Cookery Terms from S to Z

This is page 4 of our cookery terms section. Many common words in the English language are used to mean something entirely different in the kitchen, as you will discover as you read on.

A -G | H to M | N to R | S | T | U | V | W | XY and Z |



To fry quickly in a little fat.


The skin of pork and bacon joints is often scored with a knife to make it look more attractive when cooked. The score marks are shallow cuts, often made parallel to each other in alternate directions creating a criss cross pattern.


Three definitions for this cookery term.

Scored skin and fat on a gammon joint
  • To add salt, pepper, herbs or spices to food to improve the flavour
  • You can season a pan before you use it the first time - often performed on woks
  • Food bought "in season" or at the time of year that it grows, is often freshest and cheapest


A lard or vegetable fat used when making pastry


Food is said to be simmering if it is being cooked just below boiling point.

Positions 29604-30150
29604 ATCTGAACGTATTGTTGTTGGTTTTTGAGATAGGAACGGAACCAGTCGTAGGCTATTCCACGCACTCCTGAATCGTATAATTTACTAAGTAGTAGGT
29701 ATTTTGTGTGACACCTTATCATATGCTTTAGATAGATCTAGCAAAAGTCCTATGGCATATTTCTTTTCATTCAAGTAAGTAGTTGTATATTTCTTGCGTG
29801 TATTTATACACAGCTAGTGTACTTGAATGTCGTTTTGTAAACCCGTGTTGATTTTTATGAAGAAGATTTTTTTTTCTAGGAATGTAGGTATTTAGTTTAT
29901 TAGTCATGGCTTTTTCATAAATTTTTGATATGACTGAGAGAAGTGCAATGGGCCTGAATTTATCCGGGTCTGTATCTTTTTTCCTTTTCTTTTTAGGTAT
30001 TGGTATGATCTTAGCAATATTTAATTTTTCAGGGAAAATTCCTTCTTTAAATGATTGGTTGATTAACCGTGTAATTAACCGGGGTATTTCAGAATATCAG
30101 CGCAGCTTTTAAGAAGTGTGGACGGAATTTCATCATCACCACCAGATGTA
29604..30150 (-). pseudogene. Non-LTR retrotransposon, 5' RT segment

Stir fry

An extremely fast method of cooking, often done in a wok.


To sweat food means cooking it gently in its own juices, or a little fat. The food should cook but not change colour and become brown.


A rich, chilled dessert made from cream and wine, sherry or champagne.

Return to the top of cookery terms



To tenderize meat you can beat it with a mallet or rolling pin, which breaks up the fibres, or marinate it to achieve the same effect.


A name that does dual purpose. It is used for a paté cooked in an earthenware dish, and for the dish itself.


Flour, arrowroot, eggs or cream can all be used to alter the consistency of a mixture.



A cookery term used for bread that is not made with yeast.



The name given to a classic white sauce.


A puff pastry case filled with a savoury filling such as chicken, fish etc.



When making cakes or batter you will often see the cookery term "make a well". This means to make a dip in the center of a bowl of flour, into which the egg is dropped before mixing.


When milk curdles it separates into curds (solids) and whey (liquid).

Whip (or whisk)

To add air to a mixture by using a fork, wire whisk or electric mixer. Foods that are often whipped include cream and egg whites (for meringues).

X, Y and Z


A living plant used in bread making to raise the flour dough. It can be purchased as live yeast, or dried. It needs warmth, food and liquid in order to be activated.


The outer skin of a citrus fruit, such as an orange, lemon or grapefruit. Often used to flavour other foods as the zest contains an oil that gives a characteristic flavor.